The defence secretary from Boeing

merchantsofdeath.Lithograph by Mabel Dwight

Merchants of Death – Lithograph by Mabel Dwight

Boeing vice-president Patrick Shanahan, who formerly led the company’s missile defence subsidiary, became Deputy Defense Secretary – the second highest position in the Pentagon – and now replaces Gen. James Mattis as Acting US Defense Secretary in the Trump administration, effective January 1st. [1]

Former Boeing CEO and chairman Jim McNerney netted a spot on Trump’s Strategic and Policy Forum in December 2016, an advisory body to the president of corporate executives. John C. Rood, Senior Vice President for Lockheed Martin International, is the Under Secretary of Defense for Policy, the third highest position in the U.S. Defense Department. The revolving door between major arms monopolies, the White House and the Pentagon spins ever more rapidly.

Despite the loss of its Iranian contract due to Trump’s sanctions, Boeing seems to have passed seamlessly from the Obama to the Trump presidency. For example, in 2016, the Washington Post and other media reported that U.S. Secretary of State Hillary “Clinton functioned as a powerful ally for Boeing’s business interests at home and abroad, while Boeing has invested resources in causes beneficial to Clinton’s public and political image.”

Boeing Defense, Space & Security is a division of The Boeing Company. It is responsible for defence and aerospace products and services and had revenue of 21.06B US in 2017 with 50,699 employees as of 2015. It makes Boeing the second-largest arms company in the world and was responsible for 45 per cent of the company’s income in 2011. Boeing was one of the big winners from Trump’s $109.7 billion arms deal with Saudi Arabia that was formally signed on May 20, 2017.

Boeing was a major sponsor of the 2018 Halifax International Security Forum. It is committed to the wrecking of the Canadian aerospace industry such as Bombardier not under its control. [2]

Who owns Boeing?

Institutional holdings of the parasitic financial oligarchy represent ownership of 70.013 per cent of shares, which are held by just 2,039 concerns. The top five institutional shareholders are:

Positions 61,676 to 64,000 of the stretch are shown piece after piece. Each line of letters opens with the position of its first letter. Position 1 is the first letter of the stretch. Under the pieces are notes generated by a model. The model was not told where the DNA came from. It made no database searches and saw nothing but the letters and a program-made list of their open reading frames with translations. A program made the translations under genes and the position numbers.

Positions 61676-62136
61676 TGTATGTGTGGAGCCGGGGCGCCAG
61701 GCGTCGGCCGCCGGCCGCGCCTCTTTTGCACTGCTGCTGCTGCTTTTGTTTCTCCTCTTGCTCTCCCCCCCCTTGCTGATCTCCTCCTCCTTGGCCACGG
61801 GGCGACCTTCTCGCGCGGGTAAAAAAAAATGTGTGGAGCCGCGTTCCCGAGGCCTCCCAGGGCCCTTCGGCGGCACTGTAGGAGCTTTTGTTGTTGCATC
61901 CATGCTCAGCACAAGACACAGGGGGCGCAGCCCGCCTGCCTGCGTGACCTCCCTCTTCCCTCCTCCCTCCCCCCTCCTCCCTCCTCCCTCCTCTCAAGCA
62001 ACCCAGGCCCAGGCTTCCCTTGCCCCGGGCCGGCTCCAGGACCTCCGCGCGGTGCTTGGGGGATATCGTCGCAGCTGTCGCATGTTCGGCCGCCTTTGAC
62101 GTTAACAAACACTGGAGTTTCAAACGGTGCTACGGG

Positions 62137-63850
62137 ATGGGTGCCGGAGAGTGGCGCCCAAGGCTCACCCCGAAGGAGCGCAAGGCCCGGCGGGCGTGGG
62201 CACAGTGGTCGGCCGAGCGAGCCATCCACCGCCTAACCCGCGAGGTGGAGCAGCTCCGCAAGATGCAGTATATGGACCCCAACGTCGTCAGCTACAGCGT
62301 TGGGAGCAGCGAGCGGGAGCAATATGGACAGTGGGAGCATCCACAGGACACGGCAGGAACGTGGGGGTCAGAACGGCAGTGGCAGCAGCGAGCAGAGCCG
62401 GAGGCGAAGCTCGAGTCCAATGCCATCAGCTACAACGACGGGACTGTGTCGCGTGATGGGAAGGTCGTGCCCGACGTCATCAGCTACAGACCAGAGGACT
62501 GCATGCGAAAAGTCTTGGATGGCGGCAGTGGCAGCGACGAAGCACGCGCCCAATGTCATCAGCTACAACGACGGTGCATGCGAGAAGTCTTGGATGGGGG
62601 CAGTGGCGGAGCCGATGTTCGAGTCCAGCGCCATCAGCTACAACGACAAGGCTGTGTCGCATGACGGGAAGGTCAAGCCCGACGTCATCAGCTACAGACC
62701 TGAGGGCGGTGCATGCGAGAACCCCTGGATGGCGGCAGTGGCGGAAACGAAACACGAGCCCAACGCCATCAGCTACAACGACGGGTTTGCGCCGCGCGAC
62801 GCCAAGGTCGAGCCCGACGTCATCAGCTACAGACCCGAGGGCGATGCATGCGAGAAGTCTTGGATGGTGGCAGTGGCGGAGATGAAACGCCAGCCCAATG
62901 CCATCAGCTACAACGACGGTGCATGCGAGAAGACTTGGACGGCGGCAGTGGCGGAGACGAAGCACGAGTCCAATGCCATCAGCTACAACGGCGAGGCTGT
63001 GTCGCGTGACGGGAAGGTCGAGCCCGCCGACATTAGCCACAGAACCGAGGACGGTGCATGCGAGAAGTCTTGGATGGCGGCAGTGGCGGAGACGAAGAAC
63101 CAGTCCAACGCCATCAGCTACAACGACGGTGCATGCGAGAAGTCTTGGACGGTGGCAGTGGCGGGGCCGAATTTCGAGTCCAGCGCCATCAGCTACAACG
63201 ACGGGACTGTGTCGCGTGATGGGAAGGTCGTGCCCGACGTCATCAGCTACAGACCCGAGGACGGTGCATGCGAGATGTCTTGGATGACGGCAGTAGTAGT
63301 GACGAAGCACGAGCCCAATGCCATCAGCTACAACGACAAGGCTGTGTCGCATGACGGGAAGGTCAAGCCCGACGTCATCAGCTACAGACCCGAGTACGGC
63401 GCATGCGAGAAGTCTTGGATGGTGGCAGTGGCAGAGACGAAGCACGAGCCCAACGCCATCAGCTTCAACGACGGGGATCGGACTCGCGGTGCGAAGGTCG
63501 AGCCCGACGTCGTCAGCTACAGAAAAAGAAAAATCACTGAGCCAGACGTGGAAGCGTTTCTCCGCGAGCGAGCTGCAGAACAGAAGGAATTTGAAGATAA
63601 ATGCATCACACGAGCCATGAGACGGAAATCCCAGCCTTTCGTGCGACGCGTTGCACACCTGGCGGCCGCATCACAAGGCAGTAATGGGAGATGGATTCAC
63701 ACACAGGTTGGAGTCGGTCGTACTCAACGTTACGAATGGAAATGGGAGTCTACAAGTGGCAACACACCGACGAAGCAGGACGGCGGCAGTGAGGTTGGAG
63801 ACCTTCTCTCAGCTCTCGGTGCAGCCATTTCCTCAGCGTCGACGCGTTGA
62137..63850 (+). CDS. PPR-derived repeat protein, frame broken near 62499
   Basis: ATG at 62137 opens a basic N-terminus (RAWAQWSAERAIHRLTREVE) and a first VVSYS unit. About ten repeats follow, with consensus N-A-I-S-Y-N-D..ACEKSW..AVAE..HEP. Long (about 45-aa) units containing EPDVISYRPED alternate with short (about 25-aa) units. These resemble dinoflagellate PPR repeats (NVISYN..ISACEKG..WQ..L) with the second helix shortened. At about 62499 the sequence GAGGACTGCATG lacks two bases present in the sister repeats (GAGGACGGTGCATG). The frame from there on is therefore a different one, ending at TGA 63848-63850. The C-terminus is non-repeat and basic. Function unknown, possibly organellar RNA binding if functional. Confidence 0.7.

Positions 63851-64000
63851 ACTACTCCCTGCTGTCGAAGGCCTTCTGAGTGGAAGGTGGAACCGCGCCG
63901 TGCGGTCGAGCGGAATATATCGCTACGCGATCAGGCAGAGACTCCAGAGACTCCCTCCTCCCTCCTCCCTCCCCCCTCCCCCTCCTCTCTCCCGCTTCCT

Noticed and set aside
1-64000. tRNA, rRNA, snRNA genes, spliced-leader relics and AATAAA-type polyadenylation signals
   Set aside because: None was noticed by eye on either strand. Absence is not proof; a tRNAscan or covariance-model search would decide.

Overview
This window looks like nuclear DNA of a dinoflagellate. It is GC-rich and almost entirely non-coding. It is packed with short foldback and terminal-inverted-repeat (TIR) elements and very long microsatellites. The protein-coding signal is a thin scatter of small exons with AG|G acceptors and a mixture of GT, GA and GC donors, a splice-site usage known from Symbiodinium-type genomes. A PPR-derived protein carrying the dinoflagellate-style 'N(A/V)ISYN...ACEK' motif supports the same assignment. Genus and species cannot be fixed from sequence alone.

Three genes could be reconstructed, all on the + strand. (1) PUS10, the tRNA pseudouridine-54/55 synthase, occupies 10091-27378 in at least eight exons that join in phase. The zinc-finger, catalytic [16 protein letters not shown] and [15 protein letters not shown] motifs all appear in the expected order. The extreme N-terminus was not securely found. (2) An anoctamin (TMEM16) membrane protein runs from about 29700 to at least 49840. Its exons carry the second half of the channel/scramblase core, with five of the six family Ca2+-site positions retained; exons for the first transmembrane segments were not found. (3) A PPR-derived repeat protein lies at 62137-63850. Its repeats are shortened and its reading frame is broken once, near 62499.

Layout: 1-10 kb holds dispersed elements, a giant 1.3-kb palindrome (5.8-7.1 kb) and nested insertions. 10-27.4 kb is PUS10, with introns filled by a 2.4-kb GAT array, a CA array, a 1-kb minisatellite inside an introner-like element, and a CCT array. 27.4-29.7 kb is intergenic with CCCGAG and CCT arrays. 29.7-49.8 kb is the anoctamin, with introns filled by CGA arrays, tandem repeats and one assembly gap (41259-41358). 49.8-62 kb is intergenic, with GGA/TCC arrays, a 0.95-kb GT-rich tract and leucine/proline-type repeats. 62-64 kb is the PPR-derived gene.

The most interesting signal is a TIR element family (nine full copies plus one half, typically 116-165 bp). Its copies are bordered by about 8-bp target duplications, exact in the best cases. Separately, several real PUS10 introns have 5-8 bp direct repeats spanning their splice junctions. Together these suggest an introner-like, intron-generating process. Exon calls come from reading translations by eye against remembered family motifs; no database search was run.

(1) VANGUARD GROUP INC. – 41,624,852 shares. It invests in mutual funds and has over $5.1 trillion in assets under management;

(2) BLACKROCK INC. – 33,934,494. An American global investment management corporation founded in 1988 based in New York City, it is the world’s largest asset manager with $6.29 trillion in assets under management. Barclays has a near-20 per cent stake in BlackRock. BlackRock Solutions was retained by the US Treasury Department in May 2009 to manage the toxic mortgage assets (i.e. to analyze, unwind, and price) that were owned by Bear Stearns, AIG, Inc., Freddie Mac, Morgan Stanley, and other financial firms that were affected in the 2008 financial crisis.

(3) NEWPORT TRUST CO – 32,128,350 shares;

(4) PRICE T ROWE ASSOCIATES INC /MD/ – 31,278,626 shares;

(5) STATE STREET CORP – 26,445,183 shares.

As for the Trump announcement of a so-called U.S. withdrawal from Syria that prompted Mattis’s resignation, don’t hold your breath.


1. President Obama had earlier fired Mattis as Central Command chief for urging a more aggressive Iran policy. Moon of Alabama points out that one of Mattis’ little noticed acts as Defense Secretary was a unannounced change in the mission of the Pentagon:

For at least two decades, the Department of Defense has explicitly defined its mission on its website as providing “the military forces needed to deter war and to protect the security of our country.” But earlier this year, it quietly changed that statement, perhaps suggesting a more ominous approach to national security.

The Pentagon’s official website now defines its mission this way: “The mission of the Department of Defense is to provide a lethal Joint Force to defend the security of our country and sustain American influence abroad.”

The Pentagon no longer “deters war” but provides “lethal force” to “sustain American influence abroad.”

Mattis, a Marine Corps general and former NATO supreme allied commander, was a war criminal. Journalist Dahr Jamail wrote of the April 2004 US siege of Fallujah:

More importantly, Mattis, known to some by the nickname of “Mad Dog,” has shown a callous disregard for human life, particularly civilians, as evidenced by his behavior leading marines in Iraq, comments he made about enjoying fighting in Afghanistan because “it’s fun to shoot some people. You know, it’s a hell of a hoot,” and myriad other problems.

While reporting from inside Fallujah during that siege, I personally witnessed women, children, elderly people and ambulances being targeted by US snipers under Mattis’ command. Needless to say, all of these are war crimes.

James Mattis Is a War Criminal: I Experienced His Attack on Fallujah Firsthand

2. For a discussion of Boeing and nation-wrecking, see “Bombardier’s attempt to enter US market: Boeing uses US state to crush its competitor,” Workers’ Forum, October 17, 2017; K.C. Adams, “Bombardier Economy in Turmoil,” Workers’ Forum, November 15, 2018,; K.C. Adams, “Bombardier Debacle Shows What It Means for Quebec to Be ‘Open for Business’”, TML Weekly, November 24, 2018 – No. 41.

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